Boris Gulko

Perhaps the solution to the mystery of bad bishops is that bishops keep the qualities of their owners, so stronger players have better bishops than weaker players ... In 1989 I gave a lecture, where I discussed the game I won against Bent Larsen at Hastings 1988-89. In that game my bad bishop played an important role in my attack. One listener told me afterwards, "Before your lecture I thought I understood one element of chess strategy -- good and bad bishops. Now I realize that I don't understand anything." I was proud to have raised at least one player's understanding of chess strategy to a higher level.

In this article grandmaster Boris Gulko delves into the question of good and bad bishops. We have been taught by Steinitz to put our pawns on the squares of the opposite color to our own bishops, and that a bishop blocked by our own pawns is considered to be "bad." However, since our opponent's pawns can also block the movement of our bishops, the question of good and bad bishops is not merely black and white. Using well-chosen examples, Gulko shows how in one case, it can be worth more than a pawn to saddle one's opponent with a bad bishop, whereas in another context, a so-called "bad" bishop can easily be worth more than a rook. Is it time to question and re-evaluate our prejudices about the "bad" French and King's Indian bishops? This article will help you to recognize a bishop's prospects in a given position. Gulko, a player respected for his deep understanding of strategy, is one of the few men in the world to have a positive tournament score against Garry Kasparov. This article was translated into Russian from the ACJ original and published in the magazine 64, issue 9-10 of 1994.

On the Scene | Winning the U.S. Championship: Reflections and Annotations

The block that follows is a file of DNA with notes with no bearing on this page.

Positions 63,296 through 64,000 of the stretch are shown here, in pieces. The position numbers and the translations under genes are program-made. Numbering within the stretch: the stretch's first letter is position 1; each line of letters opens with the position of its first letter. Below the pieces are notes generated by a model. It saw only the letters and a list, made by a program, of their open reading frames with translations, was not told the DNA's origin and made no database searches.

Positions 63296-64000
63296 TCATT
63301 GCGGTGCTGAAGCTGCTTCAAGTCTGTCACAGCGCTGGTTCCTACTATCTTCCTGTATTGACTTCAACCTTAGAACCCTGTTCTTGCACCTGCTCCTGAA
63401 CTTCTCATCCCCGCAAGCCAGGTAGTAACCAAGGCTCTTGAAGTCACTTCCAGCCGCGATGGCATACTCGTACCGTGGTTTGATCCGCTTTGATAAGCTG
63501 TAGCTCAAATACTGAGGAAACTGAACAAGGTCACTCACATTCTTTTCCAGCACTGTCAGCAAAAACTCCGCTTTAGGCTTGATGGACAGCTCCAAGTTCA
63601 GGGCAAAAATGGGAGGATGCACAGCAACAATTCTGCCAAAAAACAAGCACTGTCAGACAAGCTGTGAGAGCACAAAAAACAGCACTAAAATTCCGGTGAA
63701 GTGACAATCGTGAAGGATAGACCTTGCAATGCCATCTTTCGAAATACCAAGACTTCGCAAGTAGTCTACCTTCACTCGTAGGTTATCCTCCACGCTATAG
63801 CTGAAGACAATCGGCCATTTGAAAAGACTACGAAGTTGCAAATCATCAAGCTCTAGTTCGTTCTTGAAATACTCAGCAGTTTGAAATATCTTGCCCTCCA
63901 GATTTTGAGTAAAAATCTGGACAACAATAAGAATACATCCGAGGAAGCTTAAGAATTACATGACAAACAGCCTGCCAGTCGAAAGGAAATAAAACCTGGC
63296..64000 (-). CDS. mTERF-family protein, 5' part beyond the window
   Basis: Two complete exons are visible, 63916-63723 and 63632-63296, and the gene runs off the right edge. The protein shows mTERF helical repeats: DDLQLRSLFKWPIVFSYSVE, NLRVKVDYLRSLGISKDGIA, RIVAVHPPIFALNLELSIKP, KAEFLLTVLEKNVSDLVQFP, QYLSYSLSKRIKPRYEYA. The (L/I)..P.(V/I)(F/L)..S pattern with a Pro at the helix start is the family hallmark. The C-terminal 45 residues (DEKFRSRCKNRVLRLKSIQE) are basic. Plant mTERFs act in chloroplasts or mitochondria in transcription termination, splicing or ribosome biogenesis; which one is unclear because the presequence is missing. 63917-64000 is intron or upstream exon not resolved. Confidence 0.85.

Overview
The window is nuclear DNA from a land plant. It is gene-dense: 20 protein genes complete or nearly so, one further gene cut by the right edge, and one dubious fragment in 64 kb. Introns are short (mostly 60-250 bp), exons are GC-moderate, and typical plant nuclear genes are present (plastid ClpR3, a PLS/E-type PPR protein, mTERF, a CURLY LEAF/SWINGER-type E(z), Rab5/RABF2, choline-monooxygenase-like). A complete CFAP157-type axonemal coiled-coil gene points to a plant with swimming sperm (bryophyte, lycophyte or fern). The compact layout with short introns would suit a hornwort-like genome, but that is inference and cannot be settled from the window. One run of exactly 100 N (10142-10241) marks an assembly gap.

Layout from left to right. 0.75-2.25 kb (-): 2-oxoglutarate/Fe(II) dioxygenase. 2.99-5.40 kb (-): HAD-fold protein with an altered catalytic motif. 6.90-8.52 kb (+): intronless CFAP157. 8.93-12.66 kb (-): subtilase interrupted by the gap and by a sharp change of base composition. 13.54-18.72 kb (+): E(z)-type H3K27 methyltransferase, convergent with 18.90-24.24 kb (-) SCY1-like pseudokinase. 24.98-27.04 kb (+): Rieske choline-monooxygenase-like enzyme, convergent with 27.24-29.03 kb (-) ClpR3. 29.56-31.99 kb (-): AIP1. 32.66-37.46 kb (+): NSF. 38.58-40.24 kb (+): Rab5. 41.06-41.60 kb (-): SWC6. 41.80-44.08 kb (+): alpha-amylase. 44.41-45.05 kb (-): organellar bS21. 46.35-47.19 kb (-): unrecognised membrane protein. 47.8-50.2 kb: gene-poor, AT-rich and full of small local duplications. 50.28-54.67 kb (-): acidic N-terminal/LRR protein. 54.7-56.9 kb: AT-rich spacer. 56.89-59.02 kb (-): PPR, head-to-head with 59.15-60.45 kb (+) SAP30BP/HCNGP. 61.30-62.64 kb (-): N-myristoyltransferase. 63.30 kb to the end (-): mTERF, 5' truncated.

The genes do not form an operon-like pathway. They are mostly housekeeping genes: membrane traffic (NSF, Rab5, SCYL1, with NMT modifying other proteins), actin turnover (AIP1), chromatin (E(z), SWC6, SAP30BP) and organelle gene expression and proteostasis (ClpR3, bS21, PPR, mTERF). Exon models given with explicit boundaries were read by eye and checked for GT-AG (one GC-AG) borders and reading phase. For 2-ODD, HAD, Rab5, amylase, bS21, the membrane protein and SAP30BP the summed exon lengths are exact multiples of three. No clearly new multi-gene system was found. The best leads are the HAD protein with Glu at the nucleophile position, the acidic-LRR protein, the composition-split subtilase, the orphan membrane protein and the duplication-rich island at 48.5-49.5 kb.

Patrick Wolff

Losses are tough to deal with, but some are more painful than others. Losing this game, which I knew I had played very badly, drained my confidence. That sounds odd in a way, because you would think that it is the game you lose despite your best efforts that would sap your confidence. But when I lost to Gulko a few rounds later in a game where I just got my butt whacked, I did not feel nearly as drained as I did after this loss to Ilya. I think it is because true strength or weakness comes from a feeling about yourself, and not which games you win or lose. No one feels "weak" because he can't lift a truck, because no one is expected to be able to lift a truck. If you fulfill your own expectations, you will feel "strong," even if you encounter a setback.

GM Patrick Wolff recalls his first successful journey through the U.S. Closed Championship, including both his personal perspective and -- in the form of annotated games -- the events on the chessboard. His prose is informal and frank, and his discussion of life at the top of chess will interest any rank-and-file player. He talks about how a professional chessplayer can and can't make money, and he candidly admits the central element that luck can play in chess successes. Readers will enjoy his ruminations about the results of his games, fitting for a Harvard philosophy major. He annotates the games in which he sprinted to the tournament finish-line, defeating GMs Benjamin and Browne from opposite sides of the Sicilian. Wolff's annotations, always objective, are instructive as examples of the thinking processes of one of the strongest US players today. The Browne game culminated in a problem-like exchange-up position that is important for endgame theory. As a bonus, the text is accompanied by amusing caricatures of Benjamin and Browne. Patrick Wolff is a two-time US Chess Champion (having since won again in 1995) and the Technical Editor of the American Chess Journal.

Memoir | The Education of a Chess Anthologist
Burt Hochberg

Movies | A Great Chess Movie: A Review of Searching for Bobby Fischer
Frank Brady

Books | Kasparov Revealed: A Review of Mortal Games
Christopher Chabris

Books | Instant Fischer: A Review of Six Books on Fischer-Spassky 1992
Edward Winter

Edward Winter, a reviewer with fine perception and a direct and witty style, gives his often acerbic opinions of six books quickly churned out after the Sveti Stefan match: Bobby Fischer vs. Boris Spassky (Peters), The 1992 Rematch, Fischer-Spassky 1992: World Chess Championship Rematch (Shamkovich and Cartier), The Art of War Revisited -- Robert J. Fischer vs. Boris V. Spassky 1992 (White), Bobby Fischer: The $5,000,000 Comeback (Davies, Pein and Levitt), Fischer-Spassky II: The Return of a Legend (Keene), and No Regrets (Seirawan and Stefanovic).

Brief Reviews

Recent publications are briefly noted, including a book on king-and-pawn endings by Fishbein, a 47-page book by Schiller devoted entirely to the extraordinary game Polugayevsky-Nezhmetdinov, Sochi 1958, and seven recent books on Alekhine.